Harrell at Rainier Ave safety protest: We’re gonna take our street back

Phyllis Porter of Rainier Valley Greenways leads safe street chants as community members walk in the crosswalks holding signs calling for a safer Rainier.

Phyllis Porter of Rainier Valley Greenways (left) leads community members in a march across the crosswalks holding signs calling for a safer Rainier.

IMG_1735Business leaders, community leaders, residents, safe streets advocates, Councilmember Bruce Harrell and Zeytuna Edo’s family gathered in Columbia City Wednesday to protest dangerous conditions on Rainier Ave and pressure the city to take action to make the street safer.

“What I have in back of me is basically a freeway,” Councilmember Bruce Harrell told the crowd gathered at Edmunds and Rainier. Hundreds of people have been injured within just a couple blocks of this intersection in the past ten years. “This is the beginning of what we’re gonna do with Rainier Avenue. We’re gonna take our street back.”

Harrell — who is running for City Council District 2 covering Rainier Valley — was fired up about a safer Rainier Ave and in strong support for city plans to redesign the street this summer. Those plans would calm traffic speeds and reduce collisions by adding a center turn lane. The current four-lane, highway-style design will go to one through-lane in each direction. Plans could also include adding bike lanes, though that may require more funding than currently budgeted. SDOT will present their proposed design soon, so stay tuned.

“It will be a beautiful and safer street, and we’re all gonna be better for it,” said Harrell, noting that slowing speeds will help make the community stronger. “You only get to know your neighbors if you can slow things down.”

He called for everyone to remember the lives lost on Rainier Ave and other streets in the neighborhood, as well as those who were terribly injured. Zeytuna Edo and family joined the protest, and Harrell handed the mic to Zeytuna’s brother Nurow who called on everyone to help make streets safer.

IMG_1727“We want to ask everyone in the neighborhood to do more,” he said. “We have to work hard together to make sure our streets are very safe.”

The diverse crowd of advocates, business owners and community leaders shows that the tide has turned overwhelmingly in favor of taking bold action to make Rainier Ave safer. This is a street where safe streets advocates have long felt resistance. It takes a big shift in mindset for communities to realize busy, scary streets can and should be made safer for everyone. It’s beautiful to realize that shift has happened, and this dangerous street’s days are numbered.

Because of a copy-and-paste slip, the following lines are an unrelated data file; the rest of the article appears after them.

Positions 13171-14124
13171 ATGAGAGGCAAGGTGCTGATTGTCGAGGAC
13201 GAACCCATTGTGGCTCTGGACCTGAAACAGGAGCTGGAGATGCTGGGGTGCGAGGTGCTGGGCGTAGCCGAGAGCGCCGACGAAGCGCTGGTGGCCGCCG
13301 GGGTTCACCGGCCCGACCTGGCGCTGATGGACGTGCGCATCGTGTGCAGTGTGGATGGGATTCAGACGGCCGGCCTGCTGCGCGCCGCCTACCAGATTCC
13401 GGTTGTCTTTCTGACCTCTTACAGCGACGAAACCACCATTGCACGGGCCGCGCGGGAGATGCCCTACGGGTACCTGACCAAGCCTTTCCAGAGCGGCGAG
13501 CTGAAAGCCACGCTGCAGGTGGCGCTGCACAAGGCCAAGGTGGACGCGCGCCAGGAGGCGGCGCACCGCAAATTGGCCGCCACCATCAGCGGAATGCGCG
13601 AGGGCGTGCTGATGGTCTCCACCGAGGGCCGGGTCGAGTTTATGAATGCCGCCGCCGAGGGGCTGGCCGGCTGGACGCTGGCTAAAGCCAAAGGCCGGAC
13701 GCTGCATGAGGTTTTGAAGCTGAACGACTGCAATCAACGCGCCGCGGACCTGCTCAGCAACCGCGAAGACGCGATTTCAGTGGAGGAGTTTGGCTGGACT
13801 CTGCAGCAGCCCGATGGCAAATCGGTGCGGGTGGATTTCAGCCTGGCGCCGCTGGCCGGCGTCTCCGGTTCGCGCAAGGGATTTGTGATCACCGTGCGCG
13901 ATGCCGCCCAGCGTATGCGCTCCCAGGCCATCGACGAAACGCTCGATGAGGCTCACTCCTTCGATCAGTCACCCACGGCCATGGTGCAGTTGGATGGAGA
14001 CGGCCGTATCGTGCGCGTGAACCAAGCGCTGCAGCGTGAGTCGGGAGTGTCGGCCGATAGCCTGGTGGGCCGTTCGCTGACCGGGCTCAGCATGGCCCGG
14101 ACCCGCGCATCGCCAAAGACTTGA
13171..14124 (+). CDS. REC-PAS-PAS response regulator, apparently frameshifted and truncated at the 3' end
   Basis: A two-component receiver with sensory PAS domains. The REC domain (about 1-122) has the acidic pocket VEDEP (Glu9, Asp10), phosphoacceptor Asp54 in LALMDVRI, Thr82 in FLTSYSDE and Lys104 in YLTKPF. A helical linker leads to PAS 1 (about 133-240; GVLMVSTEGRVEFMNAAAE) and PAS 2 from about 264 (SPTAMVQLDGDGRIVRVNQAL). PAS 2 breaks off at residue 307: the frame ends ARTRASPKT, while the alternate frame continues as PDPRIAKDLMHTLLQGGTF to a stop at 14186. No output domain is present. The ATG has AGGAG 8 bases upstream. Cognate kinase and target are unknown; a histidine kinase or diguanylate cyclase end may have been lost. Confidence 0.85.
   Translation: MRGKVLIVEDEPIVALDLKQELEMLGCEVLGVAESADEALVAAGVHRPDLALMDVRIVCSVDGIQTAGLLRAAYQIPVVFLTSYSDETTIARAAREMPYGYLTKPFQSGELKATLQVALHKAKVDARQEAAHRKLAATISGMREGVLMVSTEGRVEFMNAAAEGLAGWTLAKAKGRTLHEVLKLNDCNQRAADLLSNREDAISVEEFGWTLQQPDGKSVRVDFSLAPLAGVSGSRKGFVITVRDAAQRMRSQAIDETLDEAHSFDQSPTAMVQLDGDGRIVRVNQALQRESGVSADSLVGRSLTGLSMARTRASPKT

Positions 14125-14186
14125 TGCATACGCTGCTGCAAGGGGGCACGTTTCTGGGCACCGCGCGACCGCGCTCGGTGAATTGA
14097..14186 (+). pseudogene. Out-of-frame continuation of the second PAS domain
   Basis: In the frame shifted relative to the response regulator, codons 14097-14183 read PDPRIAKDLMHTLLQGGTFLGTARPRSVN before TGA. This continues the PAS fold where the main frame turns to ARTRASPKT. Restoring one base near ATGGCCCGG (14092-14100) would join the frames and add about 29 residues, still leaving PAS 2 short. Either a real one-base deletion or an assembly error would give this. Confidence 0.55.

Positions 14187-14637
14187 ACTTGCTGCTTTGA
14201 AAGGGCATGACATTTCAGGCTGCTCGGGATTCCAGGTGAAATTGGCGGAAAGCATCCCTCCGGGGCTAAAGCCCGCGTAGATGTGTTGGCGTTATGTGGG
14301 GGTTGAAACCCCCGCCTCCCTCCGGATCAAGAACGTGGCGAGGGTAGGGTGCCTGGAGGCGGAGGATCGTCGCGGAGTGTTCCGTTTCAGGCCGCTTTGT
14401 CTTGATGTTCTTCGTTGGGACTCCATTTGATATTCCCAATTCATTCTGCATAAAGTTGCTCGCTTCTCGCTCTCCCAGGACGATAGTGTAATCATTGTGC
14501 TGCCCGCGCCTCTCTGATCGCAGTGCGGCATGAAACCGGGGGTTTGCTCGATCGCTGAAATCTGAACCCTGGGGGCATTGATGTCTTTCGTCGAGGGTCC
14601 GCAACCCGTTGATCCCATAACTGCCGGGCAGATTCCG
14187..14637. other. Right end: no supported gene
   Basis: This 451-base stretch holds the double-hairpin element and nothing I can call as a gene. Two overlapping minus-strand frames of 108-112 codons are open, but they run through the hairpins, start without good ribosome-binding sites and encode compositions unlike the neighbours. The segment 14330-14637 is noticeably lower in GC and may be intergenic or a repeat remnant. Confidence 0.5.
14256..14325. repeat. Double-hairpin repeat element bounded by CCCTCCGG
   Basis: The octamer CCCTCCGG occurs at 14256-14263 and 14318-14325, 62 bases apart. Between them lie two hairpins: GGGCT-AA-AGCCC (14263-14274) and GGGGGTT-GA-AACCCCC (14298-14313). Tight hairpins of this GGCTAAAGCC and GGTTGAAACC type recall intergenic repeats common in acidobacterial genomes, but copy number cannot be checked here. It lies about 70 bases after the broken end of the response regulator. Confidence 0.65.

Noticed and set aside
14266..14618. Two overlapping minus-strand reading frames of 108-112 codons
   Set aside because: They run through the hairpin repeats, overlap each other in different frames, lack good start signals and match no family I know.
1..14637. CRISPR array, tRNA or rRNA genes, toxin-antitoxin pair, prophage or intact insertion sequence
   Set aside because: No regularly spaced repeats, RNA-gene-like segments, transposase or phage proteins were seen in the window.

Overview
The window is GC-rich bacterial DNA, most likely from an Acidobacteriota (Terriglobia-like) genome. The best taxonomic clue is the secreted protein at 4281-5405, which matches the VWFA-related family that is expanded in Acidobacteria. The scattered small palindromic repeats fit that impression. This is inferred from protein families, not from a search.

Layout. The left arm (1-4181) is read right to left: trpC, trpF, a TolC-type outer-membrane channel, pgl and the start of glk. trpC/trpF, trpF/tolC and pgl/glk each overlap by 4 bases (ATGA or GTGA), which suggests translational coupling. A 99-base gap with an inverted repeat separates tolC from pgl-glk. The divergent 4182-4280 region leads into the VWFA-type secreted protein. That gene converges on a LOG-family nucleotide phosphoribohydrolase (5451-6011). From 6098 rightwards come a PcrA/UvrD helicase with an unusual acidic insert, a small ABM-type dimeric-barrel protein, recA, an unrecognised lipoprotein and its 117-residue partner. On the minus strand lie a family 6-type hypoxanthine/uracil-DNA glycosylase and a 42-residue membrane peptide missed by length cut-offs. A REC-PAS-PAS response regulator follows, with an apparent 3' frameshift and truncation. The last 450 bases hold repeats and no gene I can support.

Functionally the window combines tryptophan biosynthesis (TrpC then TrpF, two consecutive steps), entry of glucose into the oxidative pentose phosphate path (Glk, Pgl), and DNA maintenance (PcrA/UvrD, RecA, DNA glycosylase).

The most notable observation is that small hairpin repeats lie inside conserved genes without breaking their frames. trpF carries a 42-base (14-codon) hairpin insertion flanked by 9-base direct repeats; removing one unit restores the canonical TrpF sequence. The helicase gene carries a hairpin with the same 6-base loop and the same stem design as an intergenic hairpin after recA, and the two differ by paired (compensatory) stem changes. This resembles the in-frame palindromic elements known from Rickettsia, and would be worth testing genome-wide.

Councilmember Harrell holds a sign reading, "Safe Streets Now"

Councilmember Harrell holds a sign reading, “Safe Streets Now”

In addition to the rally, advocates at Cascade Bicycle Club and Rainier Valley Greenways also made a series of posters informing people of how many collisions and injuries have happened right there at that very spot in the past ten years. And it’s astounding. Corner after corner, the numbers of injured become a blur. So many lives changed, and just because we have been afraid of making changes to one street’s dangerous design.

Here’s just one example (UPDATE: Swapped out the poster image with a newer version):


Sign the petition here.

More coverage from the protest:

About Tom Fucoloro

Founder and Editor of Seattle Bike Blog.
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11 Responses to Harrell at Rainier Ave safety protest: We’re gonna take our street back

  1. Adam says:

    I’m pleasantly surprised with Harrell. Good on him for coming out and supporting the cause.

  2. Dan says:

    The west side of Rainer Ave would be ideal for a cycle track. If they’re going to revise the road they might as well do it right. The parking on the west side is so underutilized that the side streets would easily pick it up.

  3. Eli says:

    Serious congrats to Phyllis and everyone else who is finally creating action here after decades of empty promises.

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  6. Troy says:

    Rainier has huge sidewalks on both sides of the street. I’d like to see the set up where the west side parking separates the cycle track from the road traffic. It would be prime to see that coupled with a linking cycle track going down MLK to connect to the Chief Sealth Trail.

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